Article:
Grinnell soars to new heights with Elkes Airport Project

Cadence Chen, Staff Writer

The Elkes Airport Project, proposed and sponsored by Steven Elkes `83, aims to conduct a feasibility assessment of significantly expanding the Grinnell Regional Airport to allow direct flights from major cities into Grinnell. 

In collaboration with the Donald and Winifred Wilson Center for Innovation and Leadership (Wilson Center), and under the guidance of Michael Lawrence, director of the Business and Finance Career Community for the Center for Careers, Life and Services, seven newly hired students will aim to conduct research and develop the project into a business plan. It will then be pitched and presented to Grinnell College in March 2023.  

The intention behind the project is to initiate subsidized charted flights and ease the commute to Grinnell for students, staff, faculty members and guest speakers. The College already charters buses to and from nearby cities for academic breaks — the airplane service would hypothetically replicate this concept and substitute some of the buses with airplanes.   

According to Jefferey Blanchard, director of the Wilson Center, the researchers will look into which companies would charter these flights, which jets would be used, the number of passengers the jets can hold, who would be interested in using this service, the cost of implementation, how this would affect different groups on campus, the environmental impact of direct flights to Grinnell versus current methods of commuting and many other factors that may offer the College a valid reason to participate in this service or not.  

Susan Ferrari, director of corporate, foundation and government relations at the College, approached Blanchard with the project several years after Elkes first proposed the idea, according to Blanchard. Blanchard said he is working with Lawrence to plan the scope of the research, the work streams and other forms of mentorship. Lawrence will work directly with the students to execute the feasibility assessment and business plan.  

Given the possible time and cost constraints associated with air transportation, Blanchard said he describes the project as an “ambitious” one. He said that he is hopeful but sees the idea as cost-prohibitive, and a lot of it is speculative.   

“I think all we have right now is questions and a plan to answer questions,” Blanchard said. “But like all research, this is research into whether or not this thing will work. Answering questions will raise new questions.”  

Though Lawrence and Blanchard said the timeline is not fully figured out, they said they aim to use the Wilson Center’s TedX event at the College on Feb. 18 of next year as the date of a trial run. The event would already require a group of people to fly across the country, come to Grinnell and attend, further supporting the pitch to the College administration, according to Blanchard.

The project is one of four projects which Elkes will be donating $20,000 to this year.  Though he went through a period of almost 26 years without direct interaction with the College after his graduation, a call from a student who wished to improve the College’s student-run radio station KDIC as part of a “phonathon” call caused him to re-engage and donate to the College, according to Elkes.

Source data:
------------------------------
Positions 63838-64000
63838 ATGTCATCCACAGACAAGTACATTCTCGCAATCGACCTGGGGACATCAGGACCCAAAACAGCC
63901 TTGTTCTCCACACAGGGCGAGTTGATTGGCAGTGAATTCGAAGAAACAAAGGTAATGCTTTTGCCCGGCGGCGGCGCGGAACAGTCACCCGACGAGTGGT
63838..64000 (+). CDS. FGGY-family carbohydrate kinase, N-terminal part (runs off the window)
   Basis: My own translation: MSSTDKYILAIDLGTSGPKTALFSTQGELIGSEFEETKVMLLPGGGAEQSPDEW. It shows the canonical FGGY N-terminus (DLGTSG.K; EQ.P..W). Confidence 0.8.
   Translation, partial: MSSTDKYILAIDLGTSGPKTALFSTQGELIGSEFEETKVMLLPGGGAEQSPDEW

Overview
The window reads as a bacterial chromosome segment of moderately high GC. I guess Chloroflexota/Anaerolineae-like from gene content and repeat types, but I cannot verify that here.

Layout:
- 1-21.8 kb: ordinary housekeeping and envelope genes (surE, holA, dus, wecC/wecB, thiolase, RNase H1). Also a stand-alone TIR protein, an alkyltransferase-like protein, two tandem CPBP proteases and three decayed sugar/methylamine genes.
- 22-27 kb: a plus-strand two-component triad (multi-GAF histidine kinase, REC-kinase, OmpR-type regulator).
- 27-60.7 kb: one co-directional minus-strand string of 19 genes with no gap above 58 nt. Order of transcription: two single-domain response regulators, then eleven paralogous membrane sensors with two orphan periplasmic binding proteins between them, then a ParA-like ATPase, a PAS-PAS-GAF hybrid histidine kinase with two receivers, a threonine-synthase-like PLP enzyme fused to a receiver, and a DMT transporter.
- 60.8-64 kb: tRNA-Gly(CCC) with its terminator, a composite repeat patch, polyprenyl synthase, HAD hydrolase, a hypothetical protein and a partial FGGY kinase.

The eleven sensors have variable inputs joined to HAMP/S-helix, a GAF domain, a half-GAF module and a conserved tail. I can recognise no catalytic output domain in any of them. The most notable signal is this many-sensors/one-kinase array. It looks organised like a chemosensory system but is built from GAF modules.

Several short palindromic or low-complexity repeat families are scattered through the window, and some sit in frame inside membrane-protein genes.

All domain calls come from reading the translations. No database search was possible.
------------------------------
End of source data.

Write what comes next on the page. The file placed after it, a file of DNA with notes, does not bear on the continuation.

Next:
“The earlier in life, you find out that you can actually accomplish something that makes a difference. I think the more inspired you are to do things and to continue that later on,” said Elkes.  

As his engagement with the College grew, and he started visiting more often, he said the commute he took in 2012 inconvenienced him. He currently resides in Westchester, New York. To travel to the College, he would have to take a flight from either White Plains Airport or LaGuardia Airport to Des Moines International Airport, followed by a shuttle from Des Moines to the College.  

Seeing the Grinnell Airport on the drive down to the College, he thought there was a possible solution there, he said. 

The Airport is one mile south of the city alongside state Highway 146. Its one runway is 5,200 by 75 feet. According to Russ Behrens, Grinnell city manager, who was present at an information session for the project, it currently has three main uses: agricultural applications, business travel and recreational aviation.  

“It’s gonna boil down to the economics of it. I am not aware of any physical limitations that would be so challenging that they couldn’t be overcome,” said Behrens. He said that he does not want to speculate on the feasibility but will offer the researchers technical assistance.  

I think it would make a change and make Grinnell stand out from other colleges that may not offer this.

— Gabriela Roznawska `26

Elkes said he believes this project also has the potential to help the College reach its diversity, equity and inclusion goals as the location and costs to come here may prohibit a wide range of people.  

He said that if the College is going to spend money, “think of applying some of it to the things that make them [students] even more happy or more inclined.” 

Similar to Elkes’ past donations, most of which went directly to projects like the Data Analysis and Social Inquiry Lab rather than a general fund, he said he wanted the project to be student guided. 

Gabriela Roznawska `26, one of the students hired for the project, developed an interest in aviation and entrepreneurship while she was in Poland. She also describes the project as ambitious and hopes to bring enthusiasm about making things happen to the table.  

“I think it would make a change and make Grinnell stand out from other colleges that may not offer this,” she said.

“Most of the time, when anyone proposes anything new, the default answer is always no,” said Elkes. “Even if it turns out not to be practical, the exercise of going through it is a very valuable, real-world case study.”